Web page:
3 – Speaking of Skype… What a mess. Aside from the item mentioned above, I found that messages would actually arrive out of sequence. Amazingly, a friend and I were “chatting” online, and he would respond to something that I wrote, and it would end up *above* my message, instead of below. I also found that sometimes a notification would come in (while the app was in the background) and when I switched to it, the actual message wouldn’t arrive for “quite” a while. I also had it lock up several times, forcing me to learn how to kill a running Metro, Modern, Windows Store, whatever it’s called, App.
4 – Email randomly reloading. I would open email, it would refresh and show me my messages – slower than the iPad but not horrible. Just about the time I’d try to take an action on one of them, the list of messages would refresh again, leaving me in limbo. These secondary refreshes would take a “long” time, probably around 10 seconds of just sitting there seeming to do nothing. Several times, after deleting many emails, the list would refresh and those emails would re-appear. This is pretty scary.
5 – The keyboard cover really seems necessary. There were a couple of instances where when trying to use the on screen keyboard, the field I was trying to type into was completely obscured by the keyboard. On the iPad this usually resolves itself with the field moving into view. It worked most times on the RT, but not always. This isn’t really a hugely negative thing, but can be a drag. Unless you don’t have the keyboard, in which case you’re screwed.
6 – Apps seem just too slow. It would take quite a while for data to come in, whether it’s the Weather app, the WSJ app, or Evernote, everything seemed to move pretty slowly. Perhaps the ARM hardware can’t keep up? Maybe the network stack is slow? Here’s a perfect example. I just woke up the Surface RT, clicked on the WSJ app, and it took 18-20 seconds for it to open and populate. Most of that time was spent looking at the splash screen and the chasing dots. For comparison, I killed the app on my iPad Mini, re-opened it and it took 1.5 seconds. (Imagine a few minutes time passing at this point as I wrote other parts of this post…) I just flipped through a few apps, then ended up back at the WSJ and it did the entire reload again. 15 seconds is an *eternity*. I think this points to memory constraints. Again probably due to having some apps open on the desktop.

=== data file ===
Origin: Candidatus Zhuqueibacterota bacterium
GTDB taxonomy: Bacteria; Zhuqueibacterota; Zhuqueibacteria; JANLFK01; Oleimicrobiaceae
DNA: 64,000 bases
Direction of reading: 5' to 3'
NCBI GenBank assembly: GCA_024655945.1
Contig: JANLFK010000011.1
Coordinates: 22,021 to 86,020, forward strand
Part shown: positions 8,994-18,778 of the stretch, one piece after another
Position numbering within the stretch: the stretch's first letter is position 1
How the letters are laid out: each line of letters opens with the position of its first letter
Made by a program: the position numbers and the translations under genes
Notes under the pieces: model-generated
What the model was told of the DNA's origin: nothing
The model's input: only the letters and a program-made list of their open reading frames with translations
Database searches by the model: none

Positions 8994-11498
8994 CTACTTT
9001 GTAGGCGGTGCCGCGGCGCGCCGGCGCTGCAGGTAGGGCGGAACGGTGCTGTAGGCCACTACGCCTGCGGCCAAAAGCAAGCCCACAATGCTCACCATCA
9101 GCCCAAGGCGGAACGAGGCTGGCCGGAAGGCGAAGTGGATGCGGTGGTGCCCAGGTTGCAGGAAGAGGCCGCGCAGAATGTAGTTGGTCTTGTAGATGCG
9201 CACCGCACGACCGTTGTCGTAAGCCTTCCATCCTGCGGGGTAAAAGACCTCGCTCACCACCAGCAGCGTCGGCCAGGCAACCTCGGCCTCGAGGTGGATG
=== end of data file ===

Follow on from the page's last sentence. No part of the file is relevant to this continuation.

7 – Apps locked up too often. Evernote died and popped up an error… The WSJ app locked up… Skype locked up… Windows update locked up.
8 – When I first unboxed it, I went through the patching process. That took about two hours. That’s just nuts. This is (in theory) a tablet, not a PC.
9 – Evernote – aside from the lockups, any time I simply opened and closed a note, it marked it as updated, bringing it to the top of my notes (I sort by most recently updated so the Notes I’m working on are handy). It also locked up, and it was simply way too slow to open. It would refresh the notes, then blank them out and refresh them again. Sounds familiar, eh?
10 – The live tiles screens are nice and informative, but sometimes, too much going on is just too much going on. I found myself struggling to find particular apps as they never looked the same. To find the WSJ app, I would have to scan the screen to find the one with pictures, that had a small bit of text on the bottom left with the WSJ logo on it. Even the much vaunted “semantic zoom” really didn’t work. Basically there are two icon sizes – big and tiny.
You’ll notice that I’m not wailing about the angle of the screen with the kickstand, or the seemingly low resolution of the screen – these are all fairly well documented issues covered by many others and I was totally fine with accepting them.
There is just so much potential here that it breaks my heart that it’s just not good enough. I think perhaps with another revision of the hardware and some more maturing of the entire software stack, they could really be on to something. The real killer is that if it weren’t for the existence of the iPad, this would be a pretty kick ass device. Yes, the iPad is just a glorified iPod Touch, and the main screen is a boring list of icons that don’t inform much, but it is fast, and supported by an enormous ecosystem of software and accessories. I really want the Surface family of products to succeed, and even more importantly the Windows 8 gamble that Microsoft has taken, but right now, it’s just not ready for prime time.
As I told my wife last night as I was boxing it up – I feel okay about the Surface RT, but if someone tried to take it away from me, I wouldn’t care. On the other hand, if you tried to take my iPad Mini away from me I would fight kicking and screaming.
Let the flames begin!
On the positive side, the big screen is a real beauty. The email application worked pretty well, and the animations were well done. The size and shape of the phone itself was pretty good. I figured that over time, the outline of the Lumia would replace the outline of the iPhone that seems to have ingrained itself into all of my jeans. Syncing to a Mac was shockingly easy.